Abstract

Grain-size analysis of 74 samples shows that gravel, very fine sand, and mud populations compose the principal bottom sediments in Conception Bay, southeastern Newfoundland. These individual populations, plus mixtures of the populations, gives rise to 11 textural types. The sediments were deposited as glacial drift during periods of lower sea level and then reworked into discrete particle-size populations during postglacial marine transgression. Subsequent deposition of the winnowed finer grained populations as distinct sedimentary units in deep water and upon coarser lag deposits in shallower water resulted in the variety of textural types. These are defined by Swift and others (1971) as palimpsest sediments. A model proposed for formation of the 11 textural types in Conception Bay is probably applicable to other formerly glaciated inlets.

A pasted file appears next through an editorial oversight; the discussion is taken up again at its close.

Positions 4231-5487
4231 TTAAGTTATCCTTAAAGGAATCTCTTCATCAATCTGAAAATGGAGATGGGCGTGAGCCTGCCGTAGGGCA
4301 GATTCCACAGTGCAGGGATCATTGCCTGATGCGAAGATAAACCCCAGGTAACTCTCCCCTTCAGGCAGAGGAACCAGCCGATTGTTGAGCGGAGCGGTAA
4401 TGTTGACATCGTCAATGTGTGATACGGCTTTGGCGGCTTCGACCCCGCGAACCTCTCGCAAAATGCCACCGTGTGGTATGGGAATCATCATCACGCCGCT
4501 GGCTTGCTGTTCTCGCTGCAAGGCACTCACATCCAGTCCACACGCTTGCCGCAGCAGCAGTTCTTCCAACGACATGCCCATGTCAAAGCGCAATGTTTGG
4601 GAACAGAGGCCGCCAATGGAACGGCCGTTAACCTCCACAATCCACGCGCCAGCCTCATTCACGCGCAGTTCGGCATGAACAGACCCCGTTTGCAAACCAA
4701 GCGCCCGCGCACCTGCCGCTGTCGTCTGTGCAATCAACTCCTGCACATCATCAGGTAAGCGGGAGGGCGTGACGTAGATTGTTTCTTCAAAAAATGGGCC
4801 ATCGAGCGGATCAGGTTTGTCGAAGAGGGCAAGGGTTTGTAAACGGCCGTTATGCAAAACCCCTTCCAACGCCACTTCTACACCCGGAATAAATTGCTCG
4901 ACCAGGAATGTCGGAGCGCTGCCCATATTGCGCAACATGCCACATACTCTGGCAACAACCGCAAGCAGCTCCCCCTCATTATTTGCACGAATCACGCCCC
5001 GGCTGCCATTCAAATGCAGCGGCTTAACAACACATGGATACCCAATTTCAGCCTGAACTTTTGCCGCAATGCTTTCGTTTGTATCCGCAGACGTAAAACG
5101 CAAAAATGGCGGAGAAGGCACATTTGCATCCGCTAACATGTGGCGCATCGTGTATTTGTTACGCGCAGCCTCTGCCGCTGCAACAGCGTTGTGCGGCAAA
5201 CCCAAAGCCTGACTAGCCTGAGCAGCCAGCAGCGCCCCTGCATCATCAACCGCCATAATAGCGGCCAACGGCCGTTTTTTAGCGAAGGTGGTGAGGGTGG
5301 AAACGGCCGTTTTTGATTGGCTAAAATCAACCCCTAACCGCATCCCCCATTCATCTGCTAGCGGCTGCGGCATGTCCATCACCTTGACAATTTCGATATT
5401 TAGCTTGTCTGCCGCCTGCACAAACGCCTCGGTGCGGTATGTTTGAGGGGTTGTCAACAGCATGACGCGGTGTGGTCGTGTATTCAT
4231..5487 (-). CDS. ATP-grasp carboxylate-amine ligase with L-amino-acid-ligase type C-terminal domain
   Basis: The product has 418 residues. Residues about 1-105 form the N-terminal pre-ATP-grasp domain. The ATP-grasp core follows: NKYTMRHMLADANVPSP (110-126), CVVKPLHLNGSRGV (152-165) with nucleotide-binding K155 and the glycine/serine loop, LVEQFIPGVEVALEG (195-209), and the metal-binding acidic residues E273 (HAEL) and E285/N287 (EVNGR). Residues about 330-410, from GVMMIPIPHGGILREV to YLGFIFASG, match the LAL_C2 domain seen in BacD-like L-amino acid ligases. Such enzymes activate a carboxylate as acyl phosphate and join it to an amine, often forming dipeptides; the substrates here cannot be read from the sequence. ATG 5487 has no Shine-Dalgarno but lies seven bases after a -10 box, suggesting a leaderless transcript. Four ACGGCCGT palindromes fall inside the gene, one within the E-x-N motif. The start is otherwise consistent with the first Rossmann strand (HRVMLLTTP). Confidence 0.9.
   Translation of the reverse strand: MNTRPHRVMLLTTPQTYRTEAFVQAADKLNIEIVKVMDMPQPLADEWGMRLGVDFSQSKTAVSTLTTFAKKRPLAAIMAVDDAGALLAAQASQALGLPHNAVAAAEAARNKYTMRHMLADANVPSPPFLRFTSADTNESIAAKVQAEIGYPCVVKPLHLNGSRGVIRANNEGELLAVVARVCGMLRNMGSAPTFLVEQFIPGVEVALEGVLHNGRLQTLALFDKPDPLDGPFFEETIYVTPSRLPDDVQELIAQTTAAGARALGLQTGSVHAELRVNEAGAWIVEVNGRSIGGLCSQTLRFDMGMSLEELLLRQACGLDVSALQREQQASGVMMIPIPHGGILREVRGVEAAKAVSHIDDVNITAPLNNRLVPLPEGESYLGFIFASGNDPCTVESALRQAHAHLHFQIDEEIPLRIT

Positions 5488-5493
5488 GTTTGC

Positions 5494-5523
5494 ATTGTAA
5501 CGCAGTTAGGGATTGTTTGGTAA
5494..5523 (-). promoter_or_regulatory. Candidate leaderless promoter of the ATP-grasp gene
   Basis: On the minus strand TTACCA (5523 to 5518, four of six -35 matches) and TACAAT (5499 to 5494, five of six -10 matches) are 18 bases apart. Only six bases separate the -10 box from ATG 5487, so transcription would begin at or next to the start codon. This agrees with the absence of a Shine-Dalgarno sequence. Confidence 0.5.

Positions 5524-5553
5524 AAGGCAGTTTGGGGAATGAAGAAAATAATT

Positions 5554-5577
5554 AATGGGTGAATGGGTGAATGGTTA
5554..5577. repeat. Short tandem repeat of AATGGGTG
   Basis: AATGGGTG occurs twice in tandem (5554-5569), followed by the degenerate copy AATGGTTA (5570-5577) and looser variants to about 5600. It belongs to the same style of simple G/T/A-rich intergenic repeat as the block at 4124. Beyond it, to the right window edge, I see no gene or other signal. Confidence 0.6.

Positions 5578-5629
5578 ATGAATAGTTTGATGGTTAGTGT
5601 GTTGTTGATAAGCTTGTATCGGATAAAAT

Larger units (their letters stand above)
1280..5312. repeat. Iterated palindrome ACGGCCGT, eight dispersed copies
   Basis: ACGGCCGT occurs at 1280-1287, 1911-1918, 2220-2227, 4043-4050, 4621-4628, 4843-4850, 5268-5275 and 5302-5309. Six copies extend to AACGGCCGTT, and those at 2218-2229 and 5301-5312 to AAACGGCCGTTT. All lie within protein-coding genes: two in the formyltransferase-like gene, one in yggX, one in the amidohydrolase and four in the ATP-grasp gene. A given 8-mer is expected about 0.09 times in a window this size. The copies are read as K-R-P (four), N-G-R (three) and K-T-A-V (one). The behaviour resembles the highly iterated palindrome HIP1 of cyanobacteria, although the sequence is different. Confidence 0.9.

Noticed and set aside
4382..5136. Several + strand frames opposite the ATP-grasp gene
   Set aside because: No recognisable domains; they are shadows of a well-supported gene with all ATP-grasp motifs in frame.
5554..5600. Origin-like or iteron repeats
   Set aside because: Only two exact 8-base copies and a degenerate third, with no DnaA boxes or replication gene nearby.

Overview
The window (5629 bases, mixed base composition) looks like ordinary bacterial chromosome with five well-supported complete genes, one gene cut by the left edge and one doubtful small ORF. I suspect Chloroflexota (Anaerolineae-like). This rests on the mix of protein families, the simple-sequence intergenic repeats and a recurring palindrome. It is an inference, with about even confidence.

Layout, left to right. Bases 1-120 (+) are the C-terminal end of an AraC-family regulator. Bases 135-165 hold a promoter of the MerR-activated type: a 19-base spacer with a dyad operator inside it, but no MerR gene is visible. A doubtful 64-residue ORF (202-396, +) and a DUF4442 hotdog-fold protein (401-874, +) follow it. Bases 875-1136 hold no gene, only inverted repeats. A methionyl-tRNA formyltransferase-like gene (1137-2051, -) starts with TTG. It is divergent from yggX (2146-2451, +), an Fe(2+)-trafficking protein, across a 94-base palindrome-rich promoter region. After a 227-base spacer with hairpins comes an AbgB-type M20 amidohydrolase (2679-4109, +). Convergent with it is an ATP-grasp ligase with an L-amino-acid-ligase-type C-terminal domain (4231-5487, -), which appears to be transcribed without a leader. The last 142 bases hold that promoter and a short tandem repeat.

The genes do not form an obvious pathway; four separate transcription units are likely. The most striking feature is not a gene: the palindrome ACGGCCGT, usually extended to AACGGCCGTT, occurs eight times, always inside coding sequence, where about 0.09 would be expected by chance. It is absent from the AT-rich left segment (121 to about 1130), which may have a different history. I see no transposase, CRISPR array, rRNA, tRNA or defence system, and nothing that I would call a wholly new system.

The relation between mean size and sorting (standard deviation) of the trimodal sediments is complex because there are several possible combinations of mixing of particle-size populations. Analysis of this relation is useful for identifying sediments composed of mixtures of particle-size populations.

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